Sunday 17 December 2017

Is this how Martin O'Neill's Ireland will line up in next World Cup campaign?

John Fallon

Trust Roy Keane to provide a dose of reality.

With the evenings stretching out, sun shining upon May Day's arrival and neighbours England and Scotland due in Dublin next month, Irish football fans had reason to put a challenging start to the Euro 2016 qualification behind them.

Martin O’Neill may operate in the here and now – with Scotland his sole focus – but his assistant has a broader view of the world. Perhaps it’s his superior understanding of the Ireland psyche and younger age which blesses him that perspective.

Alternatively, Keane could just be visualising the mechanics he inherits from O’Neill if the Derryman rides off into the Premier League sunset at the end of an unsuccessful campaign.

Republic of Ireland assistant manager Roy Keane
Republic of Ireland assistant manager Roy Keane

Keane, either way, has an opinion of what’s coming down the tracks, however unpalatable that may be to his employers and the football public as a whole.

“It’s hard work because we’re short of players,” the 43-year-old lamented at an event to promote today’s Irish Guide Dog Day. “We’ve a small pool of players.

“Our last game against Poland, Robbie (Keane) was up front and Robbie's 34. John O'Shea at centre-half, he's 34. Shay (Given) was in goal and I think he's about 64.”

So that pool is to shrink further.

Robbie Keane has flagged this to be his last campaign, while fellow centurions O’Shea and Given will be deserving of international closure when the qualifiers conclude in Warsaw this October.

Considering that Wes Hoolahan and Jon Walters will both be 33 and Glen Whelan 32 when the tilt at reaching the 2018 World Cup kicks off in September 2016, it’s probable six of the starting team against Poland five weeks ago won’t be around. Ireland’s leading cross-channel scorer, Daryl Murphy, will also be in his 34th year by then.

That quest to qualify for the Russian-hosted showpiece makes for painful viewing.

Barring victories over both Scotland and England next month, O’Neill will travel to Saint Petersburg for the draw on July 25 with Ireland likely to be fourth seeds. Only the top team in each group is guaranteed to progress.

Keane’s assertion that “we’ve a tough few years ahead of us” represents the inconvenient truth.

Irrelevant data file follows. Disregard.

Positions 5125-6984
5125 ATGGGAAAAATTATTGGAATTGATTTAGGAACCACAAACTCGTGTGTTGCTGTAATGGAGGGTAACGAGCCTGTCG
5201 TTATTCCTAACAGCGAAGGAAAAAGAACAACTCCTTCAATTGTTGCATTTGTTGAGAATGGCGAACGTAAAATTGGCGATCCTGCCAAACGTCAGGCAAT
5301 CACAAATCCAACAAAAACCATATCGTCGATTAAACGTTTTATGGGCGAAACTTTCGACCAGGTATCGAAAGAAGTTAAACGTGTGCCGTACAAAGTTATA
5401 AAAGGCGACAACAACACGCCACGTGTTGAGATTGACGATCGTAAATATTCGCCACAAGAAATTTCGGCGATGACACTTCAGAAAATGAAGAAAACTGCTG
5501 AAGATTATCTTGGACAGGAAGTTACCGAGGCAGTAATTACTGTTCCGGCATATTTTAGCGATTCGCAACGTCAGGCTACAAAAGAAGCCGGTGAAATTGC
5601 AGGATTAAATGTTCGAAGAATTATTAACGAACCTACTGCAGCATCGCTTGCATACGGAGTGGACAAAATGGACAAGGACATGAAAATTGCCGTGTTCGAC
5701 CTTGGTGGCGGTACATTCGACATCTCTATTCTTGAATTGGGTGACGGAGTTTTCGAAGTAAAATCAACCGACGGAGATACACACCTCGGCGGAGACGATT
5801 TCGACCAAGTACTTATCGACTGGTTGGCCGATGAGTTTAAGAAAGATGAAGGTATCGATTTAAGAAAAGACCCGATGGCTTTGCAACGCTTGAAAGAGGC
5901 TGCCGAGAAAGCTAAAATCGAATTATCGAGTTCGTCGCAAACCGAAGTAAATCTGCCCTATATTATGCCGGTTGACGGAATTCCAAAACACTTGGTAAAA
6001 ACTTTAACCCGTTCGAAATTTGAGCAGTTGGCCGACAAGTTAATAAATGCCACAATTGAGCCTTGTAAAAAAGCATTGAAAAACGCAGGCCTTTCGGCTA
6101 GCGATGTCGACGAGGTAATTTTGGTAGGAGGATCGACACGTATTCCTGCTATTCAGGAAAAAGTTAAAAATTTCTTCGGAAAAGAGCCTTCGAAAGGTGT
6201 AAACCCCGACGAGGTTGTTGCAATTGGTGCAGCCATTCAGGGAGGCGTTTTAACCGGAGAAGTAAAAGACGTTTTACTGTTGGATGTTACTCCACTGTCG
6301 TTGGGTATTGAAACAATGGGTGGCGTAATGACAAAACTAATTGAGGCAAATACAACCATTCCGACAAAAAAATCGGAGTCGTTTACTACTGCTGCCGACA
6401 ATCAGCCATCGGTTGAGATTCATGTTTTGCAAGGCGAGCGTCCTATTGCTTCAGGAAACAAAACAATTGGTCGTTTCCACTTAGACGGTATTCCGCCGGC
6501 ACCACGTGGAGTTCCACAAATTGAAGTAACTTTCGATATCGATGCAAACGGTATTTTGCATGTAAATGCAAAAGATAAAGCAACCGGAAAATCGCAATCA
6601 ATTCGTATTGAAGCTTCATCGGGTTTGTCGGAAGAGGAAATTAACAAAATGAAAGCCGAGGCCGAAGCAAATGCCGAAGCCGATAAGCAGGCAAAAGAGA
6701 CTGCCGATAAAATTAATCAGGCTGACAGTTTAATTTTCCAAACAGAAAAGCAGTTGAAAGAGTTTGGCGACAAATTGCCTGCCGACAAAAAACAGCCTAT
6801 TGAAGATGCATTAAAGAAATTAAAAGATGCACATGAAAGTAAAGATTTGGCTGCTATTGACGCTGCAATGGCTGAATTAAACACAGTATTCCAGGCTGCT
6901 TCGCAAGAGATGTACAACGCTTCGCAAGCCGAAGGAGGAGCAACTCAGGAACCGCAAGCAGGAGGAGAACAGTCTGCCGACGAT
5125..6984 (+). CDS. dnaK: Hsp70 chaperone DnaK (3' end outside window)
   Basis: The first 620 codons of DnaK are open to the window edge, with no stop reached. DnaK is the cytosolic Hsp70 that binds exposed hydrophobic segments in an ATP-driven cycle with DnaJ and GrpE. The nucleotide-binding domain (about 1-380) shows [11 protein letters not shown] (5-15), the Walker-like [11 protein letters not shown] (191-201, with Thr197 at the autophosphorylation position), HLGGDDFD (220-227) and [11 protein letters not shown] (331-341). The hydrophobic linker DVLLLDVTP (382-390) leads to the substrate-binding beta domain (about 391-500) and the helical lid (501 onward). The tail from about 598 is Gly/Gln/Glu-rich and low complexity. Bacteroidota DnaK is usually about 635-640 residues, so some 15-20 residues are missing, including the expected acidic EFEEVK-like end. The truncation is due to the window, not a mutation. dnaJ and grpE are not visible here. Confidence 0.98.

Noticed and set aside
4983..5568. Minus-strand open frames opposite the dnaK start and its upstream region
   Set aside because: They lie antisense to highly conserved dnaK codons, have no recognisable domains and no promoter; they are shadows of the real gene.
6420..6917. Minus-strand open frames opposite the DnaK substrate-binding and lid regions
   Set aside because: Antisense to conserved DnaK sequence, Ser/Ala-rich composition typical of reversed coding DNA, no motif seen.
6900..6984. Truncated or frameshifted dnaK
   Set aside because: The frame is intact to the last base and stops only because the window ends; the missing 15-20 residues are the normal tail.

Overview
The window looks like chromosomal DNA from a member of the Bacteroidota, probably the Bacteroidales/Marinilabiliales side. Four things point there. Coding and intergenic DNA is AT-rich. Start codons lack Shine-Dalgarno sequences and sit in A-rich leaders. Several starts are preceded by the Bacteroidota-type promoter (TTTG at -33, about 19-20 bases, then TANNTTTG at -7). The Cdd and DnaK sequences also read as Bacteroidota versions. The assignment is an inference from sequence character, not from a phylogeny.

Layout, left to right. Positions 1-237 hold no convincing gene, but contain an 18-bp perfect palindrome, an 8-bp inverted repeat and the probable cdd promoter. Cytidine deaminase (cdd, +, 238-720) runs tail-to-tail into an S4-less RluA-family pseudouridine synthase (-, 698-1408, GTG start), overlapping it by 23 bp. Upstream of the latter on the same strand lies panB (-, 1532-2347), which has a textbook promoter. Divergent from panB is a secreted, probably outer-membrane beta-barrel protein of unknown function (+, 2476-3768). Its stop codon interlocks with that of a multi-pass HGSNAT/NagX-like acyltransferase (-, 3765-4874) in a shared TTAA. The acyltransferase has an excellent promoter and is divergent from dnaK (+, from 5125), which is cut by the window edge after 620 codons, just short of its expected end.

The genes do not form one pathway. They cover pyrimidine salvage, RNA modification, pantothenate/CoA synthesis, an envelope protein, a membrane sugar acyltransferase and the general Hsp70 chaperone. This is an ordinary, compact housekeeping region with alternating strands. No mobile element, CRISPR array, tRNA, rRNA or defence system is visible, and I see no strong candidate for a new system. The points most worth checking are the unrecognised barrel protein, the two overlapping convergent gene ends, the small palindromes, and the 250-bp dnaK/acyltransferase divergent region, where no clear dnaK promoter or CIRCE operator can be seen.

His fellow former Ireland captain Liam Brady has long held the opinion that succession planning won’t be kind to the Ireland team.

As much as mainstays Damien Duff and Richard Dunne have been missed since retiring, then just how weakened will be the side from the decision of Keane, O’Shea, Given and Hoolahan – and probably more – to hang up their international boots.

No doubt the upcoming Technical Development Plan will be trumpeted by the FAI as the cure to our ills but bear in mind Ruud Dokter, the association’s High Performance Director, concedes 15 years could elapse before the fruits of the blueprint filter into the senior squad.

And, by his own admission, success depends on proper investment to fund the programmes.

Before then, looking ahead to next year’s World Cup qualifiers, considers the best possible team the manager, be it O’Neill or even Keane, could select for the opening tie in 17 months.

GOALKEEPER: Keiren Westwood.

Some set-backs for club and country in the past 18 months haven’t detracted from Westwood’s ability to become a successor to Given. Expect Charlton’s Stephen Henderson, rather than David Forde or Rob Elliot, to be Westwood’s prime rival.

RIGHT-BACK: Seamus Coleman.

His ascent shows no sign of abating, despite some dodgy moments during the season. Could easily be playing for a UEFA Champions League club by then.

Robbie Brady has defied sceptical medical bulletins from Hull to report for Ireland duty

LEFT-BACK: Robbie Brady.

The Baldoyle native is part of Ireland’s future, whether in defence or attack. With O’Neill set to offer him more experience at left-back, the berth is his to lose.

CENTRE-BACK: Marc Wilson.

Now an established regular in the centre, Wilson’s would be the senior member of the defensive line.

CENTRE-BACK: Ciaran Clark.

His trajectory since defecting from England has stalled, yet the raw material to become a top player is there. It’s up to Clark if he realises that potential.

MIDFIELD: Jeff Hendrick.

Showed his readiness for the big stage against Germany and Italy but some weakness in Glasgow. Will be a Premier League player, with or without Derby, in 2016.

James McCarthy

MIDFIELD: James McCarthy.

Irish fans are due a consistent spell from McCarthy and the reliance upon the Glaswegian will be more acute than ever. Possesses the traits to be world-class.

MIDFIELD: Harry Arter.

The cheeky chappy’s revival is good news for Ireland. No spring chicken but has enough ability and drive for the team to profit from his presence.

RIGHT-WING: James McClean.

One of the only players to emerge from Wigan’s wretched campaign with his reputation intact, McClean won’t be joining them in the third tier. His tenacity is welcome in any Ireland team.

Shane Long, Republic of Ireland, celebrates after scoring his side's equalsing goal with team-mate Wesley Hoolahan


Having lived in Robbie Keane’s shadow since coming into the squad in 2007, Long could thrive in the aftermath of the legend’s retirement. Needs to build on a strong debut season at Southampton.

LEFT-WING: Jack Grealish.

It’s a close contest between the return of Love Hate or Grealish to the Irish public as the biggest question for 2016. Roy Keane’s continuation in the Irish set-up promises to be a crucial factor in the teen agonising over his long-term international future.

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